Each day's broadcasting shall constitute a separate offense.3 § 1307. State-conducted lotteries
(a) The provisions of sections 1301, 1302, 1303, and 1304 shall not apply to an advertisement, list of prizes, or information concerning a lottery conducted by a State acting under the authority of State law
(1) contained in a newspaper published in that State, or
(2) broadcast by a radio or television station licensed to a location in that State or an adjacent State which conducts such a lottery.
(b) The provisions of sections 1301, 1302, and 1303 shall not apply to the transportation or mailing
(1) to addresses within a State of equipment, tickets, or material concerning a lottery which is conducted by that State acting under the authority of State law; or
(2) to an addressee within a foreign country of equipment, tickets, or material designed to be used within that foreign country in a lottery which is authorized by the law of that foreign country.4
(c) For the purposes of this section (1) "State" means a State of the United States, the District of Columbia, the Commonwealth of Puerto Rico, or any territory or possession of the United States; and (2) "foreign country" means any empire, country, dominion,
3 June 25, 1948, ch. 645, 62 Stat. 763.
* Section 1307(b) was amended by Public Law 96-90, 93 Stat. 698, Oct. 23, 1979. The subsection formerly read as follows:
(b) The provisions of sections 1301, 1302, and 1303 shall not apply to the transportation or mailing to addresses within a State of tickets and other material concerning a lottery conducted by that State acting under authority of State law.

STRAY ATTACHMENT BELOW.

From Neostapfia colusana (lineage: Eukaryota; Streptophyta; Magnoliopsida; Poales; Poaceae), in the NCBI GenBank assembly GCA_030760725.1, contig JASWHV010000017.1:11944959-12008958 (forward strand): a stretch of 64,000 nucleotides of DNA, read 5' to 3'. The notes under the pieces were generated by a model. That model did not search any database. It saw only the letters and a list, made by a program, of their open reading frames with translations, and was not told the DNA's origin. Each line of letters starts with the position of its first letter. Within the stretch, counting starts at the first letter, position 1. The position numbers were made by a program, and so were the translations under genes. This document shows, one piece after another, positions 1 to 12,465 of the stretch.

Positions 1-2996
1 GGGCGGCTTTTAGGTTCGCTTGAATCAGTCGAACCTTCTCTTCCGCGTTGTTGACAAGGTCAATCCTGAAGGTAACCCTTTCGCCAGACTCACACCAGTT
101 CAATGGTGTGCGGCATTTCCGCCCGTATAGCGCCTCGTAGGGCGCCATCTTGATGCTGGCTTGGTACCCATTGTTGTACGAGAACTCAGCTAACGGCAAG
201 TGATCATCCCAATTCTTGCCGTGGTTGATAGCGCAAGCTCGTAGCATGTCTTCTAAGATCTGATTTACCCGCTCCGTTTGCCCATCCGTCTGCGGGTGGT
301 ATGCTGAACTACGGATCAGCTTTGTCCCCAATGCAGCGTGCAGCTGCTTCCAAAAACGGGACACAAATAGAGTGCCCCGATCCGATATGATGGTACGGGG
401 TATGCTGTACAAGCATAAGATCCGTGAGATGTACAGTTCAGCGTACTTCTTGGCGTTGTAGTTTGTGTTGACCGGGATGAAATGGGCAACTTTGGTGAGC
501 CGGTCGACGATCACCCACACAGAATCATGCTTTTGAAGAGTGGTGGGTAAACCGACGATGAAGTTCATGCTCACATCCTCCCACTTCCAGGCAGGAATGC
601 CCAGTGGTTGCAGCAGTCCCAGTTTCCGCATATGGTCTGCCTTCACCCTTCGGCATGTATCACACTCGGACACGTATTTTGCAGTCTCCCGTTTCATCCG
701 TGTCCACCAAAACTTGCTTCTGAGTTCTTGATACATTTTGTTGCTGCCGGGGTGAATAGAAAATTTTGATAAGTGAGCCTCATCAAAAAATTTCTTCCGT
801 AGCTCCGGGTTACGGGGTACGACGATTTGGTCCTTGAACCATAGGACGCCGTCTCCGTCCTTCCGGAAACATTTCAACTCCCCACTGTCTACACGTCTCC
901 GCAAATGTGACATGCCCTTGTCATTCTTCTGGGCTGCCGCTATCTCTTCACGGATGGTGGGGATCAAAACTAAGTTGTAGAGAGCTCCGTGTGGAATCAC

colony, or protectorate, or any subdivision thereof (other than the United States, its territories or possessions).5
(d) For the purposes of this section "lottery" means the pooling of proceeds derived from the sale of tickets or chances and alloting those proceeds or parts thereof by chance to one or more chance takers or tickets purchasers. "Lottery" does not include the placing or accepting of bets or wagers on sporting events or contests.6
CHAPTER 63-MAIL FRAUD
1343. Fraud by wire, radio, or television.
§ 1343. Fraud by wire, radio, or television 7
Whoever, having devised or intending to devise any scheme or artifice to defraud, or for obtaining money or property by means of false or fraudulent pretenses, representations, or promises, transmits or causes to be transmitted by means of wire, radio, or television communication in interstate or foreign commerce, any writings, signs, signals, pictures, or sounds for the purpose of executing such scheme or artifice, shall be fined not more than $1,000 or imprisoned not more than five years, or both.
SEC. 303. INTERFERENCE WITH THE OPERATION OF A SATELLITE. 7a (a) OFFENSE.-Chapter 65 of title 18, United States Code, is amended by inserting at the end the following:
"§ 1367. Interference with the operation of a satellite
"(a) Whoever, without the authority of the satellite operator, intentionally or maliciously interferes with the authorized operation of a communications or weather satellite or obstructs or hinders any satellite transmission shall be fined in accordance with this title or imprisoned not more than ten years or both.